FBI fails to make its encryption case to Congress

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iPhone 5c by uveX encryption
San Bernardino shooter Syed Farook's iPhone 5c may not be running "GovtOS" anytime soon.
Photo: uveX/Pixabay

In a Congressional hearing today that included both Apple’s chief attorney and government officials, FBI head James Comey didn’t win many people over to his side.

The meeting allowed both sides to make their arguments for and against Apple creating a less secure version of the iPhone’s operating system that would allow officials to get by the password lock on a dead terrorist’s phone. And things seemed to go squarely in the company’s favor, although it was not without its caveats.

This hearing was the latest development in a series of legal battles that have had Apple squaring off with law enforcement to protect their devices’ encryption schemes. While the FBI has claimed that it would only use the modified operating system on this one phone in this one case, Apple has said that even creating the software would compromise the security of hundreds of millions of devices. And an apparent win for Apple in front of Congress and another ruling in its favor on another case suggests that privacy is winning out over security.

Comey claimed that it was counterproductive for companies to create security that they themselves couldn’t crack and compared such measures to “vicious guard dogs.” He also claimed that device makers were creating “warrant-free spaces” that could stifle law enforcement investigations.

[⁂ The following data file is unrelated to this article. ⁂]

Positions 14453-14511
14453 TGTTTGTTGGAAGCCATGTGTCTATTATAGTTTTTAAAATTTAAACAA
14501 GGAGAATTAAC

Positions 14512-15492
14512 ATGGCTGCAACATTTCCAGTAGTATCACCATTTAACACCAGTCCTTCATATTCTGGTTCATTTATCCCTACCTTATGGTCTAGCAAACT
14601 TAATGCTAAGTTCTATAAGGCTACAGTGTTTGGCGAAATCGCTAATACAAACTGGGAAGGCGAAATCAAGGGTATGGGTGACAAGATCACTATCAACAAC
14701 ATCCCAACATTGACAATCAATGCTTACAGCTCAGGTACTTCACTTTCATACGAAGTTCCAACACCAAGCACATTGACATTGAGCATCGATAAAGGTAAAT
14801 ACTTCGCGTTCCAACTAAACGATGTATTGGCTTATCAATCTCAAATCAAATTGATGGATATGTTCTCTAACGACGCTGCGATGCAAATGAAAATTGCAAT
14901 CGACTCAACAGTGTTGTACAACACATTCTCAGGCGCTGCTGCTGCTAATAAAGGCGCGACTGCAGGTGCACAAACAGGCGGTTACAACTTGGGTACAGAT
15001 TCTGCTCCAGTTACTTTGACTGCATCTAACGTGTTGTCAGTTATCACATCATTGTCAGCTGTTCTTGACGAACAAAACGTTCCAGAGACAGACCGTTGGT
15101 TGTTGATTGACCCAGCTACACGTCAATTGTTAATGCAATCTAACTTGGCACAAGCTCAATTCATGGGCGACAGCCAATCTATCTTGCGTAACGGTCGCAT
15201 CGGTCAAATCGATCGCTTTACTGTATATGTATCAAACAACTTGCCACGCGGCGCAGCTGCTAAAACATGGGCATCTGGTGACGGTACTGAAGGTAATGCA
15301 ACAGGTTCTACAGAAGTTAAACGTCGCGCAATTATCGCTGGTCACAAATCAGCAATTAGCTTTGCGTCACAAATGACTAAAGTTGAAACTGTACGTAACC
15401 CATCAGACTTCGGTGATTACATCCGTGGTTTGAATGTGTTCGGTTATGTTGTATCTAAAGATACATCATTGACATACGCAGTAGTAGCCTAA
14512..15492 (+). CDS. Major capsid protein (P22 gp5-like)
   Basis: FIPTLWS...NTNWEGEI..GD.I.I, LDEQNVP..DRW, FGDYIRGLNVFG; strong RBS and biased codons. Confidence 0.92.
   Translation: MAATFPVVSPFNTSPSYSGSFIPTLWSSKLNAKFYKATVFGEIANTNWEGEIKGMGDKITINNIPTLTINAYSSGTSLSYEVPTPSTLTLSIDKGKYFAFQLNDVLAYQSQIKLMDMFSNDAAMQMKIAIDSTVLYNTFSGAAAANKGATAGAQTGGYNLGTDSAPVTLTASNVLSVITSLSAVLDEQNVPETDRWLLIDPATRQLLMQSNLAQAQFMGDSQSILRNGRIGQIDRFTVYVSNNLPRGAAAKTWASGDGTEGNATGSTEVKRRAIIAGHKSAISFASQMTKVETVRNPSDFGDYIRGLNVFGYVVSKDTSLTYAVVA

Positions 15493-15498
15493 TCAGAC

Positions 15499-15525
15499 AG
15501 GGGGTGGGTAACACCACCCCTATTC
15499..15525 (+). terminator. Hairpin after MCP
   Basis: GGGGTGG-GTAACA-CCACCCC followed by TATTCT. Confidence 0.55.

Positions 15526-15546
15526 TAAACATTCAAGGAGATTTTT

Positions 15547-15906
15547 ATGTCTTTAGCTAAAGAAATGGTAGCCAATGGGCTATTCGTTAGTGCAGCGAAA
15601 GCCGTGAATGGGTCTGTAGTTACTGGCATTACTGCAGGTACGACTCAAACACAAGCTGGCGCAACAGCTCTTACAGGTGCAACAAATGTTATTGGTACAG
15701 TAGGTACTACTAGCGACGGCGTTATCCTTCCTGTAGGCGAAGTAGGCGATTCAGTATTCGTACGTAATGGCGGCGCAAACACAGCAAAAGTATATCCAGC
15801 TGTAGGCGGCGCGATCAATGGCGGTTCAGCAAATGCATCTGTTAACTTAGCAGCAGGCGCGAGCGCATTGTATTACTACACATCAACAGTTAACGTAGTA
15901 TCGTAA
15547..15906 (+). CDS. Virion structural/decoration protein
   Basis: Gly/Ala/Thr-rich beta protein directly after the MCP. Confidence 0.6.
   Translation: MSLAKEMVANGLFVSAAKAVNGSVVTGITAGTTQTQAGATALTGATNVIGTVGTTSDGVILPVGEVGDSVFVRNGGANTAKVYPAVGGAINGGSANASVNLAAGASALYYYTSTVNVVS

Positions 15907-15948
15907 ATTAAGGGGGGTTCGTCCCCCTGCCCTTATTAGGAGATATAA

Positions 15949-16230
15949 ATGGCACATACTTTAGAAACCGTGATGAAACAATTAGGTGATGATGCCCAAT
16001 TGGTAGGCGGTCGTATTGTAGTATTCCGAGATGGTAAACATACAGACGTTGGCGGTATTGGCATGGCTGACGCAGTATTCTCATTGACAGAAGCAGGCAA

“The logic of encryption will bring us to a place in the not-too-distant future where all of our conversations and all our papers and effects are entirely private,” he said, as if that were a bad thing.

Once he got over some technical difficulties at the start, Apple’s general counsel Bruce Sewell accused investigators of trying to bypass the debate over encryption and public safety. Apple has repeatedly said that it wants the legislature, not the judiciary, to have the final say in this matter.

Congressman James Sensenbrenner, whose criticism of the NSA’s surveillance actions make him no stranger to the privacy debate, told Sewell that he’s “not going to like what comes out of Congress” if it reaches that point.

But Comey’s testimony — and Congress’ questioning of it — provided the most insight into the case. Representatives picked apart the FBI director’s claims one at a time, getting Comey to admit that changing the iPhone’s iCloud password was part of the reason the government had to make increasing demands on Apple, as well as the possible legal ramifications that could have officials in China or Russia also asking Apple to provide backdoor access to their devices.